After a feast of roast goose at a restaurant in the coastal area of Sham Tseng in Hong Kong, I left with greasy lips and a likely spike in body fat. But my friends did not feel guilty at all and even said, “We haven’t been here for almost a year. Having a slice or two of greasy, tender roast goose to nourish the body is totally fine.”
I told my friends that I had a standing invitation to visit a nearby tea shop. The owner was an interesting chap, a tea connoisseur who had visited me at the university just to share his knowledge about tea drinking in the Tang and Song dynasties. Since we were at Sham Tseng, I suggested that we give it a go. My friends were nonchalant about it but agreed to take a gander.
We stood in the middle of the road searching for the store. We looked left and right, pointing here and there. The group of us must have seemed rather arrogant as if the vehicles that zoomed past were not the kings of the road but frogs and grasshoppers escaping from intruders in a field.
I sometimes think that the haphazard way we city folk visit villages is just like Granny Liu (a character in Dream of the Red Chamber) visiting the Grand View Gardens (大观园) for the first time. Everything is new and strange in those first encounters.
Mad about tea
A little while later, down a back road hidden behind a car repair shop, we found the tea shop just a few more steps behind some foliage. It looked like a provision shop lined with rows of bottles and cans. It sold candied fruits, chocolates, walnut candies, peanut cookies, sesame cookies, cashew nuts, roasted plant seeds and every kind of snack, which made it seem like a confectionery shop as well.
I walked into the store with eight or nine of my friends. Happy that I was there to visit him, the store owner was all smiles and motioned for us to sit down and have a cup of tea. When my friends asked how long we would stay, I replied that the store owner was a perfectionist determined to revive the glory of tea culture in the Tang and Song dynasties, so one or two hours would be a safe bet. Three or four of my friends quickly said that they were just there for a quick browse. They muttered that they had some other plans for the day and quickly scooted off.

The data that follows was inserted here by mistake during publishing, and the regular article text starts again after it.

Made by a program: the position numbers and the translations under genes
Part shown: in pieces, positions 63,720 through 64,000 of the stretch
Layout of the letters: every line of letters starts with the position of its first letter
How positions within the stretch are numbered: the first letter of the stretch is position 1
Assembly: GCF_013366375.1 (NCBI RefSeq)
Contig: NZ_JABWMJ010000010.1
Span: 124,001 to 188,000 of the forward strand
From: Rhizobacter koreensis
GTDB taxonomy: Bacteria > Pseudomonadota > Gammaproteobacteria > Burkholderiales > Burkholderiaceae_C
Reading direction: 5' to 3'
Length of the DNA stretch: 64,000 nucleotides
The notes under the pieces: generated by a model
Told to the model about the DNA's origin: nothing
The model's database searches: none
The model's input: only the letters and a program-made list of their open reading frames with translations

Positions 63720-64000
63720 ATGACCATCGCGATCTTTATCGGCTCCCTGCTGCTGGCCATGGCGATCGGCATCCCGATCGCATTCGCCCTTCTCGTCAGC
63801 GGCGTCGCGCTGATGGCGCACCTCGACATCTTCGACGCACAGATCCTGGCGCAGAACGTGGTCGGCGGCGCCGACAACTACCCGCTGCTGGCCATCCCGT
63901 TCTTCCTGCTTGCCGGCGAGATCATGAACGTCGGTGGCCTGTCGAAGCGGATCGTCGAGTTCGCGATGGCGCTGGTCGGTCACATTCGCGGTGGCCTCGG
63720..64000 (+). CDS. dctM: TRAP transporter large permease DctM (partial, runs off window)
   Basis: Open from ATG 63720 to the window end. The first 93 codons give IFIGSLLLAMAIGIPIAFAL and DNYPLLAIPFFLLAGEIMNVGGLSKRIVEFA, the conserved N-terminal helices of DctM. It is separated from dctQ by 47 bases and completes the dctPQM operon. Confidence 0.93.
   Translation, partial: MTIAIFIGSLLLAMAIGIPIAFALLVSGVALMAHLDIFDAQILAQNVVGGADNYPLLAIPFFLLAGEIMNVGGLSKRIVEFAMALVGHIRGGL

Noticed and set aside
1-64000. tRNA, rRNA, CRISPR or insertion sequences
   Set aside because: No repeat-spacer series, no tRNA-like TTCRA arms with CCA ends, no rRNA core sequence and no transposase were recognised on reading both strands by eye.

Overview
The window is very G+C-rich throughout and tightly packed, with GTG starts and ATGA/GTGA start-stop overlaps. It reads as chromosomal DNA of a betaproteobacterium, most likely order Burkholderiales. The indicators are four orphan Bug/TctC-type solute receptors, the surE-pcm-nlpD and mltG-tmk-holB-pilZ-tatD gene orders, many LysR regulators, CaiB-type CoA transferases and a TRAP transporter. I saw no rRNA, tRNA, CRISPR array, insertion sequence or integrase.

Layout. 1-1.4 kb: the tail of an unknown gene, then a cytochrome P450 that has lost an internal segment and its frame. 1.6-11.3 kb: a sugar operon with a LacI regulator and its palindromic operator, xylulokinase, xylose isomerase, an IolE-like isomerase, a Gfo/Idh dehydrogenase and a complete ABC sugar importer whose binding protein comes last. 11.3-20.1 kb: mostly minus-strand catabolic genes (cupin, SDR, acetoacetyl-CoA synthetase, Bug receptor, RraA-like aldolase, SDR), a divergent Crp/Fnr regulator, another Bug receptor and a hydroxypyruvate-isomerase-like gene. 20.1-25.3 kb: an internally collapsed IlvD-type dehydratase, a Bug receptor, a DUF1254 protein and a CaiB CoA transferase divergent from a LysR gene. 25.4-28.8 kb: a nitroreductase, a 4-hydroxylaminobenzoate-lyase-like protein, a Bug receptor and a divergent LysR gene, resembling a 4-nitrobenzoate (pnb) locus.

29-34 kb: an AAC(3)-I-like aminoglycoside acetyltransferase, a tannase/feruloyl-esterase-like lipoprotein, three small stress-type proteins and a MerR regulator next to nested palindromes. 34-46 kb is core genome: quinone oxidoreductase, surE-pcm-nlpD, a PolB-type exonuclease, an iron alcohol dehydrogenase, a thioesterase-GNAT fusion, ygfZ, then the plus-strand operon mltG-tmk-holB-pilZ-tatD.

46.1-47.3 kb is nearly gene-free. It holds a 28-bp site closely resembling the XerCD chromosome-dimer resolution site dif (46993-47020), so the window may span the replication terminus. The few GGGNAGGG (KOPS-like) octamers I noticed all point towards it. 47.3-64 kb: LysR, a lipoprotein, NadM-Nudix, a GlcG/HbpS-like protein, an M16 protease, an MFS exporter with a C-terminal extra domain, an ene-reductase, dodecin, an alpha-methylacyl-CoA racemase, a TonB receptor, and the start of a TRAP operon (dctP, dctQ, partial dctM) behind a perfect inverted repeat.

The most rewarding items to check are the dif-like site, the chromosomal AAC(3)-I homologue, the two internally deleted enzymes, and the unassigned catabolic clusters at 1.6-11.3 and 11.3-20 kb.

Five of us stayed behind. The tea connoisseur didn’t skip a beat and even quoted from the classics — Chinese tea master Lu Yu’s The Classic of Tea (《茶经》) — saying that three people drinking tea was optimal but five was satisfactory too.
He asked us to have a seat and started laying out his teaware. Most of the items were heavy-duty apparatus such as stainless steel small- and medium-sized pots, a hard-paste porcelain bowl, an iron basin for boiling water, a stove and a kettle. None were intricate enough for the contemporary petty bourgeoisie. If Buddhist nun Miaoyu (a character in Dream of the Red Chamber) saw the teaware, I’m sure she would either have stormed off right there or smashed every one of them lest they hurt her bright, elegant eyes.
After preparing everything, he excitedly told us that we would be trying three types of tea that he had concocted himself. The first was a tea brewed in the methods of Lu Yu, by first roasting the Phoenix Dancong (凤凰单丛) tea leaves, then grinding them into a fine powder before brewing the tea, so as to lock in the true taste and aroma of the tea. Once ready, he served the yellowish-brown-hued tea.
We took a few sips and found that it was slightly astringent and left a lingering fragrance in the mouth. He stared intensely at us as we took each sip, enthusiastically asking about the taste and if we detected any fruitiness.